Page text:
Vermont


Vermont Wine Overview

For many years, the realities of Vermont’s cold climate meant only fruit wines could be made here. Most of these fruit wines, which are still being produced today in Vermont, are made from apples and pears. Hard cider has also been especially popular in Vermont — and some of the country’s best cider makers are located here.

The Vermont wine industry began to blossom once cold-hardy grapes were developed and planted in the state. Now, varieties like La Crescent, Frontenac, St. Croix, and Traminette are grown in vineyards here. One particularly interesting grape that does well in Vermont is the Marquette, a red grape that produces a surprisingly complex wine that compares in some ways to Pinot Noir. Many Vermont growers also plant Riesling grapes and most Vermont wineries offer a Riesling or similar style wine.

There are about 15 Vermont wineries, and many more vineyards, tasting rooms and makers of cider and mead.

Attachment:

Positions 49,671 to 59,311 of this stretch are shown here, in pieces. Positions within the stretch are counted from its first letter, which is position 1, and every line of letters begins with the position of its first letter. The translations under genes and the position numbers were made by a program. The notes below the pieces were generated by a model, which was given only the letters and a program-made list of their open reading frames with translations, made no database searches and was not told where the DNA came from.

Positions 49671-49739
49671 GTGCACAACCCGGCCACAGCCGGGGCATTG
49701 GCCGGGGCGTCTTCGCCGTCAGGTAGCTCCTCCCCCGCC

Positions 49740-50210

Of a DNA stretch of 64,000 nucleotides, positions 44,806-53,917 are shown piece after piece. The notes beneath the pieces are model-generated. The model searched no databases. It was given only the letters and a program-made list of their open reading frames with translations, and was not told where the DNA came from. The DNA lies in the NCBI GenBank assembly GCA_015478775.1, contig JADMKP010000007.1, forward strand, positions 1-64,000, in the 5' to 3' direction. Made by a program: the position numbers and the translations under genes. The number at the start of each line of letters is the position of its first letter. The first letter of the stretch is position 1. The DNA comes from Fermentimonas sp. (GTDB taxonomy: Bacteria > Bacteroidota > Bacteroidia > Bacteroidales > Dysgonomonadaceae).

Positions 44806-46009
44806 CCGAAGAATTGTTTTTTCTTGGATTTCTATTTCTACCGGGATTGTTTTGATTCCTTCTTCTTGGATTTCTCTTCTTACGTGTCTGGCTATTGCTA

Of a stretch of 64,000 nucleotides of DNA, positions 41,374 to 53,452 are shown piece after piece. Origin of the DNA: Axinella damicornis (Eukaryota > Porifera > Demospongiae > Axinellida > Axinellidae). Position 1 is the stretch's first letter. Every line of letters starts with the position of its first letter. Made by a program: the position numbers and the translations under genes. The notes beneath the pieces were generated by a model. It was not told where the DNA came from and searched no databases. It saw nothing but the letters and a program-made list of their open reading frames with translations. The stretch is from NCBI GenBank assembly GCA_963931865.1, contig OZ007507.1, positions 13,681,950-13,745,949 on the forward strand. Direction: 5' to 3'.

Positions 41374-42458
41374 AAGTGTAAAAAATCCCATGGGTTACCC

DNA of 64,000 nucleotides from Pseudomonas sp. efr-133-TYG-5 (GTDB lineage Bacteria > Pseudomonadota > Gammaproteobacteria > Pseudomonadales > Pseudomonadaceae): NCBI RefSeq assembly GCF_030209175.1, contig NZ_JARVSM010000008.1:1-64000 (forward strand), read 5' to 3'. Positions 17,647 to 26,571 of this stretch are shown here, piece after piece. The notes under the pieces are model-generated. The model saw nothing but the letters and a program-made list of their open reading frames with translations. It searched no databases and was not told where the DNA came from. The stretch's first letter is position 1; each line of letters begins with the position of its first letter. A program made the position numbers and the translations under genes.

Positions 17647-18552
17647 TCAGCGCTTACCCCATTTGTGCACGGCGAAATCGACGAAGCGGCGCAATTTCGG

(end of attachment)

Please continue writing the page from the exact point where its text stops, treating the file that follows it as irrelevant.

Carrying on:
One particularly interesting grape that does well in Vermont is the Marquette, a red grape that produces a surprisingly complex wine that compares in some ways to Pinot Noir.

Vermont Wine Trails

The Vermont Wine and Vine Trail is one of America’s newest wine trails, introduced in October 2011. The trail is a 37-stop tour through Vermont wineries, vineyards, tasting rooms, meaderies, and cider makers. A map is available at the Vermont Grape and Wine Council site. Although the locations are scattered all across Vermont, many are on the eastern shore of Lake Champlain, a popular summer and fall destination. Most Vermont wineries are open during the spring, summer and fall, but close for the winter season. Always be sure to check hours or call ahead.

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